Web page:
Beer Labels: Normalization of Maleness and Whiteness?

A little grist for the mill, here. A commenter named Aaron posted an interesting link on my Rogue brand post yesterday. It's a sociological take on a particular element of beer packaging by Rachel McCarthy James, a beer drinker from the east coast:
Since I’m surrounded by the boxes all day, I begin to pick up on elements of their design. Namely, that males and whiteness are constantly normalized within the design of the boxes. [series of pictures.]

Excepting the daguerreotype-esque Southern Ale, all of the men above are shown enjoying the beer, usually while engaging in their daily duties or in making the beer. The cottonwood man is not actively engaged, but he is holding the wheat that will make the beer, thus conferring involvement in the beer on him. The Highlands man is somewhat othered by the bagpipes, and I’m not sure how the man in the Rogue ale is constructed, but both are drinking and enjoying the beer they’re intended to represent. They are active and involved – not passive, not just drinking the beer, not just there. They are constructed as dynamic and effectual as they drink the beer. And they are all white: men of color are erased in beer packaging as far as I’ve seen.
(Quick and dirty definition of "normalization" here.) The trouble with this analysis is that Rachel has accentuated certain elements, highlighted purportedly ignored elements, and ignored the overt, intentional elements. This is a problem. (As Rachel earned her cred at the outset of the post by mentioning that she was a beer drinker and that all the examples came from her own collection, I will earn mine by saying that I think her larger point is accurate, even while I disagree with her analysis here.)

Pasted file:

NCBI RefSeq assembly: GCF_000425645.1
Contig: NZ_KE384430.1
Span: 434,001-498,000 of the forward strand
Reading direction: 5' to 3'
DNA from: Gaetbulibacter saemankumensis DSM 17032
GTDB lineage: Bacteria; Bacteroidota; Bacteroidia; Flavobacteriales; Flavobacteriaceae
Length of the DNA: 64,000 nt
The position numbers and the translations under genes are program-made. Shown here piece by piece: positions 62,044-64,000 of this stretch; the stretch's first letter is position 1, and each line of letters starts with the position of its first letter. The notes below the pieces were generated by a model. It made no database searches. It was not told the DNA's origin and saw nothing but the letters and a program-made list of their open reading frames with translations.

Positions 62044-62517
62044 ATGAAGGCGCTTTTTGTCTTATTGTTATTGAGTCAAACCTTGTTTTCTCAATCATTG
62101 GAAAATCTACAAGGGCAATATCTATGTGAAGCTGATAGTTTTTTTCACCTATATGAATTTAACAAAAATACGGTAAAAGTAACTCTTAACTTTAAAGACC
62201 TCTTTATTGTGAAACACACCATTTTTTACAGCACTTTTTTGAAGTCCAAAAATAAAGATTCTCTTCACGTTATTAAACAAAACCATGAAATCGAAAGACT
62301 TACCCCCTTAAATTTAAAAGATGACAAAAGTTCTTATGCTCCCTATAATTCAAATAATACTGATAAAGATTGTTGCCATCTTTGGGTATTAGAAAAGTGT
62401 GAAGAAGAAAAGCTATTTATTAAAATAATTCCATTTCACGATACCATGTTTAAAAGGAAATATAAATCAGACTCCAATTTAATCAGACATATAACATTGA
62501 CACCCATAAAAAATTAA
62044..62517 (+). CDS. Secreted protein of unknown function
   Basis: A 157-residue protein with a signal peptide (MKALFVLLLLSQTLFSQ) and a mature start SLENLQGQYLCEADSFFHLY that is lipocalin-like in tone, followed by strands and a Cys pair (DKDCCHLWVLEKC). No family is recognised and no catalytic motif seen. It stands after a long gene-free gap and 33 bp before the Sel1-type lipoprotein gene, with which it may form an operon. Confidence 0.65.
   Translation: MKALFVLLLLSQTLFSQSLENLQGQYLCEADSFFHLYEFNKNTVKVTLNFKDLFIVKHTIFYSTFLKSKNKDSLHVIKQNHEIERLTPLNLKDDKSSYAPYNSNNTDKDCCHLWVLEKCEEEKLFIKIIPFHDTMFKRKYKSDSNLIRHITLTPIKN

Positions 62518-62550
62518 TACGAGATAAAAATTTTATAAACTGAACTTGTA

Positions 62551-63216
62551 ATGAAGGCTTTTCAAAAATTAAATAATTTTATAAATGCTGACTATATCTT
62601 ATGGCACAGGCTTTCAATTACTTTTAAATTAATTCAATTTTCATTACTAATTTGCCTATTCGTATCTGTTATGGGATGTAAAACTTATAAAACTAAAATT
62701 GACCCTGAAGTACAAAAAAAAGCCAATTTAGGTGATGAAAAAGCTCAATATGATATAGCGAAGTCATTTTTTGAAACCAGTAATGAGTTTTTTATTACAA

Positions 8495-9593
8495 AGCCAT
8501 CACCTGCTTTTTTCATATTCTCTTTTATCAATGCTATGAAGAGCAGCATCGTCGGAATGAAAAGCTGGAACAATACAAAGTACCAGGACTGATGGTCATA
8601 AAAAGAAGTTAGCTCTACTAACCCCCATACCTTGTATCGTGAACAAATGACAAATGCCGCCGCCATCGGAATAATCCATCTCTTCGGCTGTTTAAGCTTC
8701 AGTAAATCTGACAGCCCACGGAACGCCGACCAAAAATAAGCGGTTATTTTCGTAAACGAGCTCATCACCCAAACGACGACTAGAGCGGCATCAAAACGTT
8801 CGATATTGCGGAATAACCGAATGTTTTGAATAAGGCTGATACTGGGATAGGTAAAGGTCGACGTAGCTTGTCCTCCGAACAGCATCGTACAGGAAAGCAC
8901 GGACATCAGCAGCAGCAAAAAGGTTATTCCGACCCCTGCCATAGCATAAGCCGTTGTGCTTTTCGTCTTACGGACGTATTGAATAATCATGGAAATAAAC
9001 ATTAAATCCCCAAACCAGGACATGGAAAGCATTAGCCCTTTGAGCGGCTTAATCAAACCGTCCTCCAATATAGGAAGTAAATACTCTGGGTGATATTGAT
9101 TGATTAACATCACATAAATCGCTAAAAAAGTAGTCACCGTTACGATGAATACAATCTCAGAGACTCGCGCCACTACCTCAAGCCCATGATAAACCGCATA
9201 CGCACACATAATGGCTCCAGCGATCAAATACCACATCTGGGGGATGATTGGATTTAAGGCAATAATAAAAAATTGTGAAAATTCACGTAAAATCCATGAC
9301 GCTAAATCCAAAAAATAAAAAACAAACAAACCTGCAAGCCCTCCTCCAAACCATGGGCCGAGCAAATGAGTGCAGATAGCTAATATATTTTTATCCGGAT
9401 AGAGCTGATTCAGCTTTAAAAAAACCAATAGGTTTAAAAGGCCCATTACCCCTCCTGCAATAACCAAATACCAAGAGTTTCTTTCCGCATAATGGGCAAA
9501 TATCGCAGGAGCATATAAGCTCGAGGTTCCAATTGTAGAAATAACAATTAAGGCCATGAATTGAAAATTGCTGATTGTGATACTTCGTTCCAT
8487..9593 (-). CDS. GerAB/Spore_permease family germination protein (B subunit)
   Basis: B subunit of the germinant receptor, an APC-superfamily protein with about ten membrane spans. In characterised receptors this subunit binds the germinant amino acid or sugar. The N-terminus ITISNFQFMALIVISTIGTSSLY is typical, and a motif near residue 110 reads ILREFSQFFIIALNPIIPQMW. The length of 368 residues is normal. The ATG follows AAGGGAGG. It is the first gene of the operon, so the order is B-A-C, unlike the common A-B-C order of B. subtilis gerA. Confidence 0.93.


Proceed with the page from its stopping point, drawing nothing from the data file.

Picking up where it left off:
Let's start with the obvious: beer is a European drink. If we looked at packages of prepackaged Indian food, we'd see a lot of ... Indians. This hardly suggests that men of no color have been erased. In her photos--which you should click through to study--she offers two examples that are nods to the country of origin for the beer (Scotland, Ireland), and a third is, I believe, King Gambrinus. One is Rogue's socialist, one is a silly pirate cartoon, and three more seem to harken back to American colonial brewing. And so on.

Where Rachel's surely on solid ground is noting that beer packaging is often sexist. (Though here Rogue gets nods for its use of non-exploitative images of everyday women.) I'm pleased that the Northwest would fare better than some regions on this score. Most of the packaging in the region lacks humans (Widmer, Full Sail, Deschutes, etc.), and where there are humans, they don't often exploit women. (Stumptown Tart, for shame.)

I do lament the whiteness of craft beer, though. Although Rachel's examples aren't perfectly illustrative of her larger point, I think it's clear that craft brewing is overwhelmingly white. When I go to pubs and beer fests, they are even more disproportionately white than our already-white city. How one works to change that isn't exactly clear, but I'm not sure packaging would affect it overmuch.

Anyway, go have a look and see what you think. (And let's keep the comments civil--I know this is a slightly controversial topic.)